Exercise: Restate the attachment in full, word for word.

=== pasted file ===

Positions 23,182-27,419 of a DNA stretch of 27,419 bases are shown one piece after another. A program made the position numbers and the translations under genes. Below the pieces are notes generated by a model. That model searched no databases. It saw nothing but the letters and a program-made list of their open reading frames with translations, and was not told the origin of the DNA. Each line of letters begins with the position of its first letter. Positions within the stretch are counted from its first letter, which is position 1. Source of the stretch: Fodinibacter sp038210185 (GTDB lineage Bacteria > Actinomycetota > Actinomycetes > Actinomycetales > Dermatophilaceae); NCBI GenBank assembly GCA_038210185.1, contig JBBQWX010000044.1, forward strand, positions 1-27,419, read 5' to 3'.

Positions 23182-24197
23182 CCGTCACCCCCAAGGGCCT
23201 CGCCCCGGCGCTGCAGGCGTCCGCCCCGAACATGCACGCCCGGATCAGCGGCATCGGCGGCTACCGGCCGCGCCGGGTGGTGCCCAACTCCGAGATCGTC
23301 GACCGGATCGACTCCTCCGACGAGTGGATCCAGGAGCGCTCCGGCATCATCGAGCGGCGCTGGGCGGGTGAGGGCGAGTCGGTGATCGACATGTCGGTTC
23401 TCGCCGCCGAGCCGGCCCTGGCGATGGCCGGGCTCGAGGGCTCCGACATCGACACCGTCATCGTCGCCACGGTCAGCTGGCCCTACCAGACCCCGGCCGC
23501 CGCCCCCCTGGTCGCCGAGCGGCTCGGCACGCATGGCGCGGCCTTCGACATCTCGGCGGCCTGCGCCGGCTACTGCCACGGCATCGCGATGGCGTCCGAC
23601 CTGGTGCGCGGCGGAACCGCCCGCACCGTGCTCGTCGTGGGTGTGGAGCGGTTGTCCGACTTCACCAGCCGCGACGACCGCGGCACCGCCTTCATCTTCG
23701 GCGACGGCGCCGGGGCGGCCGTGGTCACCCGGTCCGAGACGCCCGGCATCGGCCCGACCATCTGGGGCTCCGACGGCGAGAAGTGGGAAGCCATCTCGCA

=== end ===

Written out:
Positions 23,182-27,419 of a DNA stretch of 27,419 bases are shown one piece after another. A program made the position numbers and the translations under genes. Below the pieces are notes generated by a model. That model searched no databases. It saw nothing but the letters and a program-made list of their open reading frames with translations, and was not told the origin of the DNA. Each line of letters begins with the position of its first letter. Positions within the stretch are counted from its first letter, which is position 1. Source of the stretch: Fodinibacter sp038210185 (GTDB lineage Bacteria > Actinomycetota > Actinomycetes > Actinomycetales > Dermatophilaceae); NCBI GenBank assembly GCA_038210185.1, contig JBBQWX010000044.1, forward strand, positions 1-27,419, read 5' to 3'.

Positions 23182-24197
23182 CCGTCACCCCCAAGGGCCT
23201 CGCCCCGGCGCTGCAGGCGTCCGCCCCGAACATGCACGCCCGGATCAGCGGCATCGGCGGCTACCGGCCGCGCCGGGTGGTGCCCAACTCCGAGATCGTC
23301 GACCGGATCGACTCCTCCGACGAGTGGATCCAGGAGCGCTCCGGCATCATCGAGCGGCGCTGGGCGGGTGAGGGCGAGTCGGTGATCGACATGTCGGTTC
23401 TCGCCGCCGAGCCGGCCCTGGCGATGGCCGGGCTCGAGGGCTCCGACATCGACACCGTCATCGTCGCCACGGTCAGCTGGCCCTACCAGACCCCGGCCGC
23501 CGCCCCCCTGGTCGCCGAGCGGCTCGGCACGCATGGCGCGGCCTTCGACATCTCGGCGGCCTGCGCCGGCTACTGCCACGGCATCGCGATGGCGTCCGAC
23601 CTGGTGCGCGGCGGAACCGCCCGCACCGTGCTCGTCGTGGGTGTGGAGCGGTTGTCCGACTTCACCAGCCGCGACGACCGCGGCACCGCCTTCATCTTCG
23701 GCGACGGCGCCGGGGCGGCCGTGGTCACCCGGTCCGAGACGCCCGGCATCGGCCCGACCATCTGGGGCTCCGACGGCGAGAAGTGGGAAGCCATCTCGCA